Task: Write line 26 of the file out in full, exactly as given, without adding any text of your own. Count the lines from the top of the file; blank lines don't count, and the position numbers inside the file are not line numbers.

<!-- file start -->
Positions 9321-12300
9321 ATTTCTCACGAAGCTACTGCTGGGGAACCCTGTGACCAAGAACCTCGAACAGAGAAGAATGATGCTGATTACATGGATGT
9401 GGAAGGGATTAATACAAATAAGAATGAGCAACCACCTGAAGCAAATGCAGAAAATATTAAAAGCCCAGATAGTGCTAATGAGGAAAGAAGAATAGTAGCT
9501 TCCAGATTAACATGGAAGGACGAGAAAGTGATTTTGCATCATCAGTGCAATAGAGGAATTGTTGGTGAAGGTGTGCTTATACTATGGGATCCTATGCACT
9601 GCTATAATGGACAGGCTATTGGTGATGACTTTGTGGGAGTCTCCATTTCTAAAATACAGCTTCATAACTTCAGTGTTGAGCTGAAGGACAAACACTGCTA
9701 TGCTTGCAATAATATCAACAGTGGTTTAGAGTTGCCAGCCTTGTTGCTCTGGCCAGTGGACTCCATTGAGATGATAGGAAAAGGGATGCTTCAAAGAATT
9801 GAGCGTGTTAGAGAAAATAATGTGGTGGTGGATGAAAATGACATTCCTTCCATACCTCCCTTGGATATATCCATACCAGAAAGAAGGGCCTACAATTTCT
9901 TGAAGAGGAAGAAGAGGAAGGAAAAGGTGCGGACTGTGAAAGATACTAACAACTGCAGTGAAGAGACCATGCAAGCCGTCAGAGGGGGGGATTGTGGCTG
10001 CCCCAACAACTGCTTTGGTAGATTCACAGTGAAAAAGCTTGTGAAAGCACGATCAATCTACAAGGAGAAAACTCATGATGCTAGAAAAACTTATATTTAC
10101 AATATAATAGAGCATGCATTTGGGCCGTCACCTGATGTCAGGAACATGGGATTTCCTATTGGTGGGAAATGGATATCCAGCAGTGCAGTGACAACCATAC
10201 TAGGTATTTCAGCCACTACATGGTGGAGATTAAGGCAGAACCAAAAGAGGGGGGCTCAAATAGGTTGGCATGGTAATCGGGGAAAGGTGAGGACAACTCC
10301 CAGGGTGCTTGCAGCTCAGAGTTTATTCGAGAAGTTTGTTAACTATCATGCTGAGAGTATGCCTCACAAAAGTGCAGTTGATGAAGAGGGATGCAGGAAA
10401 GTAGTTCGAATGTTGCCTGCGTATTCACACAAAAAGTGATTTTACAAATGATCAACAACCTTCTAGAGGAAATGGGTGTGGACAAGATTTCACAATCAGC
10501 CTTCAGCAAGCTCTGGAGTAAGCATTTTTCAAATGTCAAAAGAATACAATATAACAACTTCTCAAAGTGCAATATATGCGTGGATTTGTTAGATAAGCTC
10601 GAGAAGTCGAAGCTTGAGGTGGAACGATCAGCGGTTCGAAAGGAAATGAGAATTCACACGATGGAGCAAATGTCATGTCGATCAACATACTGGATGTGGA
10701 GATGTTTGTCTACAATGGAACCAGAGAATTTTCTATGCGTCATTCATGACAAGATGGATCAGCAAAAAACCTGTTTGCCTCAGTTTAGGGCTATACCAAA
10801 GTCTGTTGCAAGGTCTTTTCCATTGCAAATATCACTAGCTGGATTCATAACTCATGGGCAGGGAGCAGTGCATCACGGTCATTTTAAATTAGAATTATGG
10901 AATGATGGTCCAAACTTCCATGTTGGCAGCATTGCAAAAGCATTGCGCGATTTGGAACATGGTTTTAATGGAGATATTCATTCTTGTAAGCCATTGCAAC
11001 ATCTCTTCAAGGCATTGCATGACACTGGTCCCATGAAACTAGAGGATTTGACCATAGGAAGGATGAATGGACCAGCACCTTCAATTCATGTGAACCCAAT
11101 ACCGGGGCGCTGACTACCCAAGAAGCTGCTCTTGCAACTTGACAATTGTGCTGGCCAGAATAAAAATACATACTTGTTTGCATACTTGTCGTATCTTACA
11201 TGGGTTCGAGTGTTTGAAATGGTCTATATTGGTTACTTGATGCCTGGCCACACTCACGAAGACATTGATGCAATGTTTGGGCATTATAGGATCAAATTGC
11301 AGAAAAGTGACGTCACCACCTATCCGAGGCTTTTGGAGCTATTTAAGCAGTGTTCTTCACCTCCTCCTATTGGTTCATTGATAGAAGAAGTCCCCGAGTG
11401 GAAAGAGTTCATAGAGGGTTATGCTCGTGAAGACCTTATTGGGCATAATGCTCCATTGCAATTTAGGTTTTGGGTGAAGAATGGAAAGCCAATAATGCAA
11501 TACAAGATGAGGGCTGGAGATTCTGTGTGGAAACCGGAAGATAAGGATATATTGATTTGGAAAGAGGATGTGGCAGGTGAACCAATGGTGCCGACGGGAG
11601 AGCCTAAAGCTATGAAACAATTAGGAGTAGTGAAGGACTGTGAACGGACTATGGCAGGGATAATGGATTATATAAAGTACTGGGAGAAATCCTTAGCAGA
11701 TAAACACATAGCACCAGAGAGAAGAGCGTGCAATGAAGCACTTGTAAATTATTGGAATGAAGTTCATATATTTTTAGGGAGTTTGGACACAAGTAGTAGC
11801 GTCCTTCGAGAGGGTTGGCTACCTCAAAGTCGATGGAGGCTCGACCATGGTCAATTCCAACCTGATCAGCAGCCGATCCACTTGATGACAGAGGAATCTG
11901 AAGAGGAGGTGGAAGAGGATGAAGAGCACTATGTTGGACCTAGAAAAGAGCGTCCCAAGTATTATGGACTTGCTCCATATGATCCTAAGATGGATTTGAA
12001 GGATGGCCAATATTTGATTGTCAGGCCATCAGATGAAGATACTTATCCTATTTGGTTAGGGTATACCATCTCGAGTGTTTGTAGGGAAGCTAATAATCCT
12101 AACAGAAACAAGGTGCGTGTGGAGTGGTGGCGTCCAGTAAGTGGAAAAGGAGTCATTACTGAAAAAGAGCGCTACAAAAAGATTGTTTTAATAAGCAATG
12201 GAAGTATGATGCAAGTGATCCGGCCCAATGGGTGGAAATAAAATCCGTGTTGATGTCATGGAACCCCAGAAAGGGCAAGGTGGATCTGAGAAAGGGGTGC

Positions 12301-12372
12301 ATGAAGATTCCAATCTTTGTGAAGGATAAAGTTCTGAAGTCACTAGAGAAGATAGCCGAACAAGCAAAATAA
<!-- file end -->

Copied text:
11701 TAAACACATAGCACCAGAGAGAAGAGCGTGCAATGAAGCACTTGTAAATTATTGGAATGAAGTTCATATATTTTTAGGGAGTTTGGACACAAGTAGTAGC